Analyzing Dr. King's Letter From Birmingham City Jail

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In Dr. King’s Letter from Birmingham City Jail, he says "A just law is a manmade code that squares with the moral law or the law of God." He believed in the law of the country and the law of the church. He did not believe in any form of violence as correct, since it endangers human life; and any kind of law or action, which is harmful or unjust to human beings anywhere, is an unjust law. The just law is a law, which believes in equality, does not distinguish between people by color, religion, status, position, age or money. Any law, which uplifts human personality, is a just law and one has a moral responsibility to obey a just law. Fromm's theory agrees with this view in his essay where he uses the terms "authoritarian conscience" and "humanistic conscience." According to Fromm, "authoritarian conscience is an internalized voice of authority inside every human being, whom they are eager to please and afraid of displeasing." This voice is the internalized commands and prohibitions of the figure of authority that every person has grown up with and are trained to follow without questioning the same. Different from the authoritarian conscience is the "humanistic conscience"; this is the voice which is present in every…show more content…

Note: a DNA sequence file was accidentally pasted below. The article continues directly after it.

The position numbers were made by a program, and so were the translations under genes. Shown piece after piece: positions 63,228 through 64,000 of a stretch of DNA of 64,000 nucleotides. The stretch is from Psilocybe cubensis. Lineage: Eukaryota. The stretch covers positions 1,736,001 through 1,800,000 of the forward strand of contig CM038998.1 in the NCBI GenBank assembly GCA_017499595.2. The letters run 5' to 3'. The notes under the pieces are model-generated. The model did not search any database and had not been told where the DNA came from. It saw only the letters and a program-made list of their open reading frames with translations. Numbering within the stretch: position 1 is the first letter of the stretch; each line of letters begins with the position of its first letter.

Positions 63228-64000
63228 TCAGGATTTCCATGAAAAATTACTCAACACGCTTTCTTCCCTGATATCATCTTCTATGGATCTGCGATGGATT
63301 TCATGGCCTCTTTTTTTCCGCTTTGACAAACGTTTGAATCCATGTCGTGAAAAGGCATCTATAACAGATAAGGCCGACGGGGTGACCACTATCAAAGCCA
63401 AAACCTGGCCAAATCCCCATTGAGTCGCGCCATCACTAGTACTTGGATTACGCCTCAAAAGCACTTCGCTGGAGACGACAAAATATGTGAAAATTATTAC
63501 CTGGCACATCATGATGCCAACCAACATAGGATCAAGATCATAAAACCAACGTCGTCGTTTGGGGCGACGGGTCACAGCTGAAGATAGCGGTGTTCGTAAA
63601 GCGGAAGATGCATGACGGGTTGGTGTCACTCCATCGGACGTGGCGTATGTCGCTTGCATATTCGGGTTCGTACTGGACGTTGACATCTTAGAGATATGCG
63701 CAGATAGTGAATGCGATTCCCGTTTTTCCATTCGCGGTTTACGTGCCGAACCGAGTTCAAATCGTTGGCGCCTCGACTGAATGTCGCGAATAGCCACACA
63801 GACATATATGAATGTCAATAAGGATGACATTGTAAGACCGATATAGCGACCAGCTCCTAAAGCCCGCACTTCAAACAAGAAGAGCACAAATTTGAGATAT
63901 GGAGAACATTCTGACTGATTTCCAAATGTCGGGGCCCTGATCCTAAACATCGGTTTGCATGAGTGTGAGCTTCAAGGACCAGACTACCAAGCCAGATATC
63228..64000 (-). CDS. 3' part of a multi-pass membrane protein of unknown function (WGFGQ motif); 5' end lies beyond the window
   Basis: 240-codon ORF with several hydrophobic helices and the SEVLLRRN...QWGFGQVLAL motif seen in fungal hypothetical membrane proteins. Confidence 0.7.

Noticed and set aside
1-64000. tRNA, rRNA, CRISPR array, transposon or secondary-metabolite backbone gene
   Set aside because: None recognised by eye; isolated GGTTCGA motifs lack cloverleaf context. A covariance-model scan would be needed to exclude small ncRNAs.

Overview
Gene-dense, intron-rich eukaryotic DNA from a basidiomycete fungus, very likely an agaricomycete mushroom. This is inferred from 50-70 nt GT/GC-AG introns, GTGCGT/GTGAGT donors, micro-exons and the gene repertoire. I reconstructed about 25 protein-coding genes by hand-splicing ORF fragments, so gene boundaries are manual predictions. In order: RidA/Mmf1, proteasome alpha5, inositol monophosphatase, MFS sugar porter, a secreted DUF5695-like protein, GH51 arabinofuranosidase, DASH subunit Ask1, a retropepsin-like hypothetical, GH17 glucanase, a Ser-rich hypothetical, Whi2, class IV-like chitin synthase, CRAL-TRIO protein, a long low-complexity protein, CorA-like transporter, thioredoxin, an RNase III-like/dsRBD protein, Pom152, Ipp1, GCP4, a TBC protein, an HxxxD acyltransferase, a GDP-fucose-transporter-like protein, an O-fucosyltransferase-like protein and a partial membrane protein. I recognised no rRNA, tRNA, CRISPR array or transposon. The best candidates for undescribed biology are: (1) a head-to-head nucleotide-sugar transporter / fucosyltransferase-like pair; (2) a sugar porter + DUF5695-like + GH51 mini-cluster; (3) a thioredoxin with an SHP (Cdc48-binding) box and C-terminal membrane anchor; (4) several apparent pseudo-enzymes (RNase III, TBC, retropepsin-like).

Martin Luther King, Jr., the better case for civil disobedience through strong rhetorical tactics, organized preparation, and peaceful negotiations. Inspired by the teachings of Jesus, Socrates, and Gandhi, King adopted non-violent methods of active public protest including writing and speechmaking, rallies, marches, sit-ins, picketing, boycotts, and occasional acts of civil disobedience. When faced with violent opposition, they refused to respond with
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